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This Series is Straight Bussin No Cap [2-18-24]

February 18, 2024

2 Peter

“This Series is Straight Bussin No Cap”

An overall principle under which we begin our new series on 2 Peter is this joyous thought from Charles Spurgeon:


No matter what we face or go through in life, the beginning and ending points rest in Jesus. It is all about how Jesus Christ is Lord of our lives.

2 Peter is an interesting book with a complicated pedigree that needs to be unpacked before we get into the heart of its meaning. To paraphrase author and pastor John Piper, today’s message is for “eggheads.” Or “Biblical nerds” if that fits better. I’m comfortable with either.

As we saw in our series on James and Jude, they were brothers of Jesus. 

As Mark 6:3 reports:

“Is not this the carpenter, the son of Mary and brother of James and Joses and Judas and Simon? And are not his sisters here with us?” And they took offense at him.”

Likewise, in Matthew 13:55:

“Is not this the carpenter's son? Is not his mother called Mary? And are not his brothers James and Joseph and Simon and Judas?”

Clear evidence that Mary was not a “perpetual virgin.” Jesus had siblings.

When we read, in Jude verse one, that he was “the brother of James,” we know who he was. We know Jesus had siblings. We know he had a brother named James. So Jude established himself as Jesus’ brother.

Now you might be wondering why we transitioned from the Book of Jude to 2 Peter. What about 1 Peter? Why are Jude and 2 Peter seen together? Primarily because Jude and 2 Peter 2 have familiar parallels.

Here are a few points of contact between 2 Peter 2:1-22 and 

Jude 3-18:


  • {2 Peter 2:1-2} “But false prophets also arose among the people, just as there will be false teachers among you, who will secretly bring in destructive heresies, even denying the Master who bought them, bringing upon themselves swift destruction. And many will follow their sensuality, and because of them the way of truth will be blasphemed.”

  • {Jude 4} “For certain people have crept in unnoticed who long ago were designated for this condemnation, ungodly people, who pervert the grace of our God into sensuality and deny our only Master and Lord, Jesus Christ.”


  • {2 Peter 2:4} “For if God did not spare angels when they sinned, but cast them into hell and committed them to chains of gloomy darkness to be kept until the judgment.”

  • {Jude 6} “And the angels who did not stay within their own 

position of authority, but left their proper dwelling, he has kept in eternal chains under gloomy darkness until the judgment of the great day.”


  • {2 Peter 2:6} “If by turning the cities of Sodom and Gomorrah to ashes he condemned them to extinction, making them an example of what is going to happen to the ungodly.”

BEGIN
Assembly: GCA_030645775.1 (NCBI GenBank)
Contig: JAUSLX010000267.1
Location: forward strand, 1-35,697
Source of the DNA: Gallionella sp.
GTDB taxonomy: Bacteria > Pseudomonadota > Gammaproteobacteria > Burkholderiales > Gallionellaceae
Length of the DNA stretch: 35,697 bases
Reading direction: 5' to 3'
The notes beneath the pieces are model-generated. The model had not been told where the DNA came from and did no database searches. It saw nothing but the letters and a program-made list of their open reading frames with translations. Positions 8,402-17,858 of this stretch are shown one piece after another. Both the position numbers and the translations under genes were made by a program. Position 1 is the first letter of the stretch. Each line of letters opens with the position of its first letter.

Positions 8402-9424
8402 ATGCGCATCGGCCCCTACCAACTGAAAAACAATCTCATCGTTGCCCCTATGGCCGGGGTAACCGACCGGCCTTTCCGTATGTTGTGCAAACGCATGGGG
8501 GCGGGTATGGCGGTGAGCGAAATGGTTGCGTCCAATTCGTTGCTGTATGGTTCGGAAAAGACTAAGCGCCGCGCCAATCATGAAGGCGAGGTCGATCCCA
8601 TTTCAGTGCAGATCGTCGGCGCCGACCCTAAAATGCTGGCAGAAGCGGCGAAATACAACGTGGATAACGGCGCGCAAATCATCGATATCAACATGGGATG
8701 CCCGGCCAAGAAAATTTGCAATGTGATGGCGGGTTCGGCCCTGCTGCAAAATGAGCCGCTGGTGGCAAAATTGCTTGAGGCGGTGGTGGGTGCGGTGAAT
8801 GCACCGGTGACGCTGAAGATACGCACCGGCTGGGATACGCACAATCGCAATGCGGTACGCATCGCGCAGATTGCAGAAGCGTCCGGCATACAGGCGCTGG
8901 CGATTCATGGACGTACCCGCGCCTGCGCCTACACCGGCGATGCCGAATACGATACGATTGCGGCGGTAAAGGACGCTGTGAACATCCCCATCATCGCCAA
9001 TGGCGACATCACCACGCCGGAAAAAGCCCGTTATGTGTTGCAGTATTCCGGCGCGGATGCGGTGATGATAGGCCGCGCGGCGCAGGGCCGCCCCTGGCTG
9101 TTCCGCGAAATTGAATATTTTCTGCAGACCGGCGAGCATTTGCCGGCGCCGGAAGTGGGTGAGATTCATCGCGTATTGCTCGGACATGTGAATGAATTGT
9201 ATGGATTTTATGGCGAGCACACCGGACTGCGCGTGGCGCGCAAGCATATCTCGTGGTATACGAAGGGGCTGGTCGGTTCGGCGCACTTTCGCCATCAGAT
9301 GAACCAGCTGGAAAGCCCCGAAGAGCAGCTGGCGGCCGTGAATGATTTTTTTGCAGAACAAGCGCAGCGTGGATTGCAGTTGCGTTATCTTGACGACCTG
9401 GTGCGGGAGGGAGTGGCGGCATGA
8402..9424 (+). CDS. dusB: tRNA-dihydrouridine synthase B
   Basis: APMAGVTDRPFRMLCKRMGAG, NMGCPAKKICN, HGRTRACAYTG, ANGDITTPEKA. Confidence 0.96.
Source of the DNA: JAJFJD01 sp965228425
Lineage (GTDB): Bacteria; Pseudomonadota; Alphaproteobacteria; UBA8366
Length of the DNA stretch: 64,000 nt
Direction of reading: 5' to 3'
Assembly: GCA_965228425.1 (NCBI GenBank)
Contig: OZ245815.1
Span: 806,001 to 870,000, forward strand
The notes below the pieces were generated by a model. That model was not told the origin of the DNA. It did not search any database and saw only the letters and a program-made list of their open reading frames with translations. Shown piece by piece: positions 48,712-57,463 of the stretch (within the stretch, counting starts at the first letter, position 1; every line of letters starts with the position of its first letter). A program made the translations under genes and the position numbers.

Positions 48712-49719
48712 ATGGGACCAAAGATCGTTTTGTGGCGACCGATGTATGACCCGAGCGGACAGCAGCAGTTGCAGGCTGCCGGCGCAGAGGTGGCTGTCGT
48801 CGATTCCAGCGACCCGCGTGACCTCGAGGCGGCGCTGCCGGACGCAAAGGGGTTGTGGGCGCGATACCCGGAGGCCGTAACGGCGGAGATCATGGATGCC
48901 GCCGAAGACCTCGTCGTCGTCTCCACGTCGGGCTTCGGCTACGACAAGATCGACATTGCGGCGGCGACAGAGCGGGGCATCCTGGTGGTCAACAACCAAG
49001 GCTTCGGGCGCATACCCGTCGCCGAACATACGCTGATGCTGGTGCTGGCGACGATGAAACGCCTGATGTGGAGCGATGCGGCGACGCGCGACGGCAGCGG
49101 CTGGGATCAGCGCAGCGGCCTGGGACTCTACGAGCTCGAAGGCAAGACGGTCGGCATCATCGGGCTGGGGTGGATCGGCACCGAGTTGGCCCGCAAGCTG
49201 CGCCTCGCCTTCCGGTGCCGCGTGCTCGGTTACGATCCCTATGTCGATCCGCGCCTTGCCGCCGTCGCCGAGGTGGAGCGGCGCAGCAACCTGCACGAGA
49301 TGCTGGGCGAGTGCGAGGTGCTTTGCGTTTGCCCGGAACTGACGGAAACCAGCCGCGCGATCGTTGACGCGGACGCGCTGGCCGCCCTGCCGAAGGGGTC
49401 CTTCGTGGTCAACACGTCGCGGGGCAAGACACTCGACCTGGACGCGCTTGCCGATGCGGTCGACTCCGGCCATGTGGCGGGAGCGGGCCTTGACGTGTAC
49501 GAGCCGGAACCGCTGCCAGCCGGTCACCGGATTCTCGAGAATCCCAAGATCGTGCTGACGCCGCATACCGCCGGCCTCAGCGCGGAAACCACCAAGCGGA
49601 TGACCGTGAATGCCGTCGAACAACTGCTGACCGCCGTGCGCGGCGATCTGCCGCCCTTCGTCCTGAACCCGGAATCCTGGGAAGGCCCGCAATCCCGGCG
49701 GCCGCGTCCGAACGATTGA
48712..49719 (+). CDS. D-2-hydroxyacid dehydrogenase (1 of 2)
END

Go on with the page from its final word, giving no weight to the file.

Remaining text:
• {Jude 7} “Just as Sodom and Gomorrah and the surrounding cities, which likewise indulged in sexual immorality and pursued unnatural desire, serve as an example by undergoing a punishment of eternal fire.”


  • {2 Peter 2:10} “And especially those who indulge in the lust of defiling passion and despise authority. Bold and willful, they do not tremble as they blaspheme the glorious ones.”

  • {Jude 8} “Yet in like manner these people also, relying on 

their dreams, defile the flesh, reject authority, and blaspheme the glorious one.”


  • {2 Peter 2:17} “These are waterless springs and mists driven by a storm. For them the gloom of utter darkness has been reserved.”

  • {Jude 12-13} “These are hidden reefs at your love feasts, as they feast with you without fear, shepherds feeding themselves; waterless clouds, swept along by winds; fruitless trees in late autumn, twice dead, uprooted; wild waves of the sea, casting up the foam of their own shame; wandering stars, for whom the gloom of utter darkness has been reserved forever.”

It’s interesting how Jude and 2 Peter used similar language expressing similar points. You see it, right? It’s good that we’re eggheads together on this. Adding to the deeper mystery is that the vocabulary and style from 2 Peter is demonstrably different from 1 Peter while at the same time more 

similar to Jude. It’s the Biblical nerd in us that makes note of that.

Here’s one hypothesis for considering the similarities between 2 Peter and Jude:

Jude begins to write 2 Peter at Peter’s request and as his agent. But he breaks off and sends a shorter, hurried letter in his own name {Jude}. In it, in verse 3, he says, “Beloved, while I was making every effort to write you about our common salvation, I felt the necessity to write you appealing that you contend earnestly for the faith.” When Jude says he was making every effort to write you, that could mean writing as an agent of Peter. And then, when he continues, I felt the necessity to write you appealing that you contend earnestly for the faith, that could mean he transitioned to his own letter, and now, in 2 Peter, he continued as Peter’s scribe. It made sense that Jude would simply incorporate what he wrote in his letter in 2 Peter 2, following the same train of thought, since both were addressing similar issues.